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Re: Sourceless but useless: how about ignoring some irrelevant files instead of repackaging?

Dear all,

here is a tentative summary of the thread, followed by my personnal

The original question is whether we should allow the package maintainers to
ignore some non-DFSG-free (but legally redistributable) files in our source
packages if we can build binary package without them, instead of repackaging

Example of such files are:

 - sourceless PDFs,
 - binaries for other operating systems,
 - some IETF documents,
 - GFDL-licensed documentation with cover texts. 

In particular when using helper tools such as CDBS and git-buildpackage, the
time spent in repackaging can be minimised. Nevertheless it is still debated if
repackaging should be encouraged or not.

Using exactly the sources distributed upstream is a clear advantage when
reviewing a package to see what are the modifications specific to Debian.
However, it was also argued that when taking the point of view of
freedom-checking, it is easier to manage repacked “original” tarballs than
allowing non-free files and having to check if the ignored files can really be
ignored. One more benefit of removing files is that it makes the package

Here are three unsorted points from the thread, with my personnal comment in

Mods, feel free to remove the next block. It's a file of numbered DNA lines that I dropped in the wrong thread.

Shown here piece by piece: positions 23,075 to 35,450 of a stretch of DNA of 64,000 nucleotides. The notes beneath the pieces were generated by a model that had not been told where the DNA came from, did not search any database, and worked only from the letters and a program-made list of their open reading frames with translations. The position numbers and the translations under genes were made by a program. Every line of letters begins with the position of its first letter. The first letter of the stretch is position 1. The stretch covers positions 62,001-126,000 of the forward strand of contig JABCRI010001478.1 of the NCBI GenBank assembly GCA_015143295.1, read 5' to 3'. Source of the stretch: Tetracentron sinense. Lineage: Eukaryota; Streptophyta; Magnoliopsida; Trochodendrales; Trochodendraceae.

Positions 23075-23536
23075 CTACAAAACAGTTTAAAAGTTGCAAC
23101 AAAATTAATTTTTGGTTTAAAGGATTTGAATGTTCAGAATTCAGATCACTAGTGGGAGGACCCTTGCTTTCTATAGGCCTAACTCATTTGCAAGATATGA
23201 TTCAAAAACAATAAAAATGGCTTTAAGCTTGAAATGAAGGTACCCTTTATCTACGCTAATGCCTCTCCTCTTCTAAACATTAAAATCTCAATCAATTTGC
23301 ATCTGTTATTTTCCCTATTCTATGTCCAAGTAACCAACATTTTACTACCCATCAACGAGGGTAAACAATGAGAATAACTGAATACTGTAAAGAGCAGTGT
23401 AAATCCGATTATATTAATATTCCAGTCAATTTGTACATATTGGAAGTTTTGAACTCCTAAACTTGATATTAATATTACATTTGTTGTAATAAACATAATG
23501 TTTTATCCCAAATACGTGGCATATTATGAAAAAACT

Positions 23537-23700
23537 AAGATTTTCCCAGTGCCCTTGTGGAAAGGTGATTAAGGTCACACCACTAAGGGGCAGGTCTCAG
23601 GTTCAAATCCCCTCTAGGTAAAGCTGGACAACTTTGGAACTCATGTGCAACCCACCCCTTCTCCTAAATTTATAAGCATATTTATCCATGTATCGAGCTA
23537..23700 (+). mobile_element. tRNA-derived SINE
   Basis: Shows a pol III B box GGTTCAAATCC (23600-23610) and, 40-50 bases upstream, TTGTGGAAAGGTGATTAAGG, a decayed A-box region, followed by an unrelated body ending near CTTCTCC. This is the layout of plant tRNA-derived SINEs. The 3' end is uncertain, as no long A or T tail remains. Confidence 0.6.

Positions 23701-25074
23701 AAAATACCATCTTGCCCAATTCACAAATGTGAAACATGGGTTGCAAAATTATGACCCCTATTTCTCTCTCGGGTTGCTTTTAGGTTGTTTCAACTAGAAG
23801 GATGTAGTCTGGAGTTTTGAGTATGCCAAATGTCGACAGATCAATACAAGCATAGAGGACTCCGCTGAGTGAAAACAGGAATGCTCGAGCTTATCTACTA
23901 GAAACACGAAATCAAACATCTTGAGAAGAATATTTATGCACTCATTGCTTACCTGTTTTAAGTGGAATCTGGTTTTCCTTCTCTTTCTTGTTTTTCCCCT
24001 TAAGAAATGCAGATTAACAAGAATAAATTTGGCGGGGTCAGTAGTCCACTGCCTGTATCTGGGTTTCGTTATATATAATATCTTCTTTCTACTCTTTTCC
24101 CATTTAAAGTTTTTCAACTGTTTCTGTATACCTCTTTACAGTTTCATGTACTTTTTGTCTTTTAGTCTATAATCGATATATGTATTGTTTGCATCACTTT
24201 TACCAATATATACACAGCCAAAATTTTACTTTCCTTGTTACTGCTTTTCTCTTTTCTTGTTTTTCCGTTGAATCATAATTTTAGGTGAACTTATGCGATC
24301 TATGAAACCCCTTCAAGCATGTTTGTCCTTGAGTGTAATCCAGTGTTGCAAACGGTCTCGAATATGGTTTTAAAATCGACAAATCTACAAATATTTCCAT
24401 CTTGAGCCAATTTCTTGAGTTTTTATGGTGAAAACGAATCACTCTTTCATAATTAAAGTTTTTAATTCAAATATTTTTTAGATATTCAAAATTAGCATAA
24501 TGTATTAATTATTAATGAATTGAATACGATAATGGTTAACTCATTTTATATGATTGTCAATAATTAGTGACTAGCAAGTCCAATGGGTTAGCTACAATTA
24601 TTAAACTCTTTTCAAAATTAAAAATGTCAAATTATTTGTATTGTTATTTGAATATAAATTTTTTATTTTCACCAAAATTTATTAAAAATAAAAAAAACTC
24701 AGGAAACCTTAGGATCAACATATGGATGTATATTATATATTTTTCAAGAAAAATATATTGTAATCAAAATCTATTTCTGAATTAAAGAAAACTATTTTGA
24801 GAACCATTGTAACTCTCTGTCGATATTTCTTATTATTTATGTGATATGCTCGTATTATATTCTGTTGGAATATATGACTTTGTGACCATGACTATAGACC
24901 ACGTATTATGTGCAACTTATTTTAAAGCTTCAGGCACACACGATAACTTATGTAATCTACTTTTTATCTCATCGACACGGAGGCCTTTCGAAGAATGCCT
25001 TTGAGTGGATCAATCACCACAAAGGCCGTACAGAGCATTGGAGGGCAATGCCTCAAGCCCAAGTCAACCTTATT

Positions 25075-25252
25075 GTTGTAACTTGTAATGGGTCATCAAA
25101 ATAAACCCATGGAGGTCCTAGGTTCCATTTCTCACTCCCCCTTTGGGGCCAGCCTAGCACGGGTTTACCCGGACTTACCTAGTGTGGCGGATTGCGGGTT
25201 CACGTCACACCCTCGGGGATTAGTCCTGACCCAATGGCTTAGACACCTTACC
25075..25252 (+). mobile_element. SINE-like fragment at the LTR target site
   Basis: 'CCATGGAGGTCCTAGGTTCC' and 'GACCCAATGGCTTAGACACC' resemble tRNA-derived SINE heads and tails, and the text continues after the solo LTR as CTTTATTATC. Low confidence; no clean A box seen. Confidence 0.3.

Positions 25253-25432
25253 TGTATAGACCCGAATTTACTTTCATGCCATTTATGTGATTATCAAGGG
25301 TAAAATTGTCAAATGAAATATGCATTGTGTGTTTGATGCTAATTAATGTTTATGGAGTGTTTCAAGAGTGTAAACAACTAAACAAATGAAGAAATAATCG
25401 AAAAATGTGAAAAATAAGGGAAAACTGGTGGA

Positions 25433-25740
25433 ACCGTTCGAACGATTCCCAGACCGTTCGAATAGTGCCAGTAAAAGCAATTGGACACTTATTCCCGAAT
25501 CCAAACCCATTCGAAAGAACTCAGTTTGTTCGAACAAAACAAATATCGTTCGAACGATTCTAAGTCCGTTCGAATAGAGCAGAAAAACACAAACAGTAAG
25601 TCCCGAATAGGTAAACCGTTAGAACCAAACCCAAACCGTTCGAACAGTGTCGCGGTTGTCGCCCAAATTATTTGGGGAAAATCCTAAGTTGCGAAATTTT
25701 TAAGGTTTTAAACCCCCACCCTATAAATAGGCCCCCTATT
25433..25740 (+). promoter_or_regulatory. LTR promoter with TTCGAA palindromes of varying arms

parenthesis for the first one :

 - When removing binary packages, it is not necessary to rename the original
   tarball “~dfsg” (could somebody confirm/deny?).

 - Policy does not require to document the repackaging in README.source ;
   debian/copyright is the right place for this.

 - If we could ignore some files from the original tarball, could we also
   ignore them in debian/copyright, which is already tedious enough to write?

Part of the thread was more focused on sourceless PDFs, for which it was argued
that they are not forbidden by the DFSG. It was proposed to write a GR to make
this clear if necessary. This goes beyond what I proposed originally (ignore
the PDF and not repack the original tarball containing them), but my opinion is
also that they should not be treated as a non-free material as it is always
possible to recover the text, so I would be most happy if our archive
administrators would change their mind on this subject, and would support a GR
if necessary.

I am sure that many developers can provide examples of rejection of sourceless
PDFs. In this thread, ttf-gfs-{-didot,-baskerville,-olga,-porson} were given as
example. I can also add dialign-t to the list.

Importantly, whichever the issue of this discussion, repacking will still be
necessary. For instance, there are PDFs that are definitely
non-redistributable. In the packages of the science section they are not
uncommon: is is the scientific articles written by the upstream authors, who
had to cede their copyright to a publishing company. I therefore would like to
give a big thank you to the CDBS and git-buildpackage developers.

I am actually very tempted to migrate to git, and if you do not mind me opening
a sub-discussion, I would like to hear some comments about the following. Since
the git repositories contain all the history, if a non-free file slips in and
is discovered after many commits were made, it will be a pain to extirpate it.
For the moment, non-free software is allowed on Alioth, so if the file is
legally redistributable, it is possible to ignore it. But what will the project
manage that kind of situation after the format ’3.0 (git)’ will be accepted in
our Archive? We have thousands of packages and there is no doubt it will happen
some day.

Have a nice day,

(please CC me I am not subscribed)

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